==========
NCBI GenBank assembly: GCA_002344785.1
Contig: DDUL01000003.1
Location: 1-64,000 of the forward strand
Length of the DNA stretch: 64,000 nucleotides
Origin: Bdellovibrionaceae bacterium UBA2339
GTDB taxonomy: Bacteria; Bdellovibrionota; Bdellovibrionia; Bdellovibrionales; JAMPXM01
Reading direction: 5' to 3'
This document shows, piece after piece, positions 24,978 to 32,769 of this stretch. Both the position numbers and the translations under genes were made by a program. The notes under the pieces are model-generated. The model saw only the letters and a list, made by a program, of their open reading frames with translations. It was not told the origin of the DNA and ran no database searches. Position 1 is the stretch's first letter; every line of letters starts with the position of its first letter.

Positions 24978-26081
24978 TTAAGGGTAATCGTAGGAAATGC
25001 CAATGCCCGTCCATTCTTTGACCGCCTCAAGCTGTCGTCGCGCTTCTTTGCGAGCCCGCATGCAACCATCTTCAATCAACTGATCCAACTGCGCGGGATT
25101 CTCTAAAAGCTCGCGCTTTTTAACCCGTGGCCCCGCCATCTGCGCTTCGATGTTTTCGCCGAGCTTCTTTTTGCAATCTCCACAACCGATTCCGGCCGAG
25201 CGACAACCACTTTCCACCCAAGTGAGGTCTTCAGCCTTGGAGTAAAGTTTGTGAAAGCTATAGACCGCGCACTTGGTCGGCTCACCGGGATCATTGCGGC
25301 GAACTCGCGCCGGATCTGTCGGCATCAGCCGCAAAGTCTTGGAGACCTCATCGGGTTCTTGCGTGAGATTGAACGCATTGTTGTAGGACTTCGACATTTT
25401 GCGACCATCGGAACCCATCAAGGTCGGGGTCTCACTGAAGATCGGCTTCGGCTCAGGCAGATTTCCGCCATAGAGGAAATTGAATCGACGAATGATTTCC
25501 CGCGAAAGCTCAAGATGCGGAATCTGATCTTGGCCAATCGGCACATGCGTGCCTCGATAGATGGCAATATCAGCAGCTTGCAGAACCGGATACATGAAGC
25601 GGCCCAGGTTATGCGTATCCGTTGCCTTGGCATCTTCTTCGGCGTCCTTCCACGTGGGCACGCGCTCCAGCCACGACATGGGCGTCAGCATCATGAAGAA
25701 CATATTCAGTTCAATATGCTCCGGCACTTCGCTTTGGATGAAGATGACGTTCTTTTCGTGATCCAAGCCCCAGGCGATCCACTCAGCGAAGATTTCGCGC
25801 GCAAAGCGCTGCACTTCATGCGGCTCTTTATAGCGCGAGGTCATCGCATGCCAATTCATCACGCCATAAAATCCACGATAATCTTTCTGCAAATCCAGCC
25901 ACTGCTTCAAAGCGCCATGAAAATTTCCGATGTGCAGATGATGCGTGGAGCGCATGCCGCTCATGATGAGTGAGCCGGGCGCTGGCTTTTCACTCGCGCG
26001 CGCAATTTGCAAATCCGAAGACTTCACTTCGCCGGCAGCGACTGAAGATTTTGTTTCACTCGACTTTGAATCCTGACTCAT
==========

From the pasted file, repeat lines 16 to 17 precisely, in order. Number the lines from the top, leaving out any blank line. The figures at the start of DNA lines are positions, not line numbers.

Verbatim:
25501 CGCGAAAGCTCAAGATGCGGAATCTGATCTTGGCCAATCGGCACATGCGTGCCTCGATAGATGGCAATATCAGCAGCTTGCAGAACCGGATACATGAAGC
25601 GGCCCAGGTTATGCGTATCCGTTGCCTTGGCATCTTCTTCGGCGTCCTTCCACGTGGGCACGCGCTCCAGCCACGACATGGGCGTCAGCATCATGAAGAA